Noah’s Ark-aeology and nineteenth-century children
in Pasts at play
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Noah’s Ark appeared throughout the nineteenth century in various guises and for diverse purposes: as engineering problem, moral exemplar and divine covenant – even the original name for Hamley’s London toy-shop. Indeed, Noah’s Arks occupied a central role in nineteenth-century childhoods: their re-creation as painted wooden houseboats, lids lifting to reveal carved pairs of miniature animals, was for many children their first encounter with animals, history and biblical lore.

Surviving museum objects and literary recollections attest to the potency of juvenile interactions with Noah’s Ark. For Household Words in 1850, it was an essential part of Christmas. For others, Noah’s Ark must be recast in progressive guise: in 1843, Albert Smith assumed they would soon receive a scientific makeover, in ‘the form of chemical-experiment boxes ... test-tubes and spirit lamps’. Stories, too, were inspired by these artefacts: Tom Hood’s humorous picaresque adventure around the world, From Nowhere to the North-Pole (1875), began with a child playing with a Noah’s Ark.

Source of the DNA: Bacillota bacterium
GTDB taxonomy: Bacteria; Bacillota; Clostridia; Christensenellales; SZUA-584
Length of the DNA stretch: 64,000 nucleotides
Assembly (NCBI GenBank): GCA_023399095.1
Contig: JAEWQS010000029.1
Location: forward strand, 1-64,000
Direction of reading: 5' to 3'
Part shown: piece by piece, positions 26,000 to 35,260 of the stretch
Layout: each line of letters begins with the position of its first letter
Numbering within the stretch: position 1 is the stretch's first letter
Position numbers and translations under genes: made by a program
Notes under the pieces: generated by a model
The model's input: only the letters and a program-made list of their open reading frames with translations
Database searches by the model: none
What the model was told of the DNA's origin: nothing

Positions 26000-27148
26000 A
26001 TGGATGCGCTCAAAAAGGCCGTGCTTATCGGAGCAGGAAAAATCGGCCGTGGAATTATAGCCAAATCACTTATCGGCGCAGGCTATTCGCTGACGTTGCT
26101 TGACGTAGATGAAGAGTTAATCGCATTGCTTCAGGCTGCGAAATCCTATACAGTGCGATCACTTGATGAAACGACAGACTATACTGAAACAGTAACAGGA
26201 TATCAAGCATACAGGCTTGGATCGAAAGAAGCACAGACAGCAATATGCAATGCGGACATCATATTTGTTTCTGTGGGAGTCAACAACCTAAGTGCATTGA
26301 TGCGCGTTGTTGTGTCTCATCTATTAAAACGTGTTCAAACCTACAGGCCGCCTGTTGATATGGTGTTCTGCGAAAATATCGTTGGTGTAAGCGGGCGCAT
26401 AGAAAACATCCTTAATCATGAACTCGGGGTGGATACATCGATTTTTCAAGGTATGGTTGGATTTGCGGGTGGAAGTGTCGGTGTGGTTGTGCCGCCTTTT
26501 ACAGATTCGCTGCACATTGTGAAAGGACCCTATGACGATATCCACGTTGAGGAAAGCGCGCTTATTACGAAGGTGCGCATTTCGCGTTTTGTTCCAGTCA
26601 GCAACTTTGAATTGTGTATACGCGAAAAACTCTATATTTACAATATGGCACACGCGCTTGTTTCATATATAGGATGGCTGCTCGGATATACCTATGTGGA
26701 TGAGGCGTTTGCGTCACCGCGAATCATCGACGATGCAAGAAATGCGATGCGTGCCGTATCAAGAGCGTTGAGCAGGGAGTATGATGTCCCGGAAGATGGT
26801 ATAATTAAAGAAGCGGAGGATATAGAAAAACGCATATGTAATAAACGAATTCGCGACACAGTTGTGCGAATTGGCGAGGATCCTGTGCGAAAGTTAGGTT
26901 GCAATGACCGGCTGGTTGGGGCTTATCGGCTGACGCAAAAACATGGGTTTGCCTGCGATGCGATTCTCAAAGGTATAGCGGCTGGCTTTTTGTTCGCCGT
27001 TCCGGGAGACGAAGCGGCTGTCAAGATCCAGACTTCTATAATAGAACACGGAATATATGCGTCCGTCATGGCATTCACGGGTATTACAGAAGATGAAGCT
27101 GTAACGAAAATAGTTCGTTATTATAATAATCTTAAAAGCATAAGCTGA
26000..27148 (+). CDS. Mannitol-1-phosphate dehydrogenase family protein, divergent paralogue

This chapter explores Noah’s ‘Ark-aeology’ in the nineteenth century, as the tale was introduced, analysed and retold, constructed, marketed and played with, sought, sanctified and invoked, as a key part of the past packaged for children.

Pasts at play

Childhood encounters with history in British culture, 1750–1914

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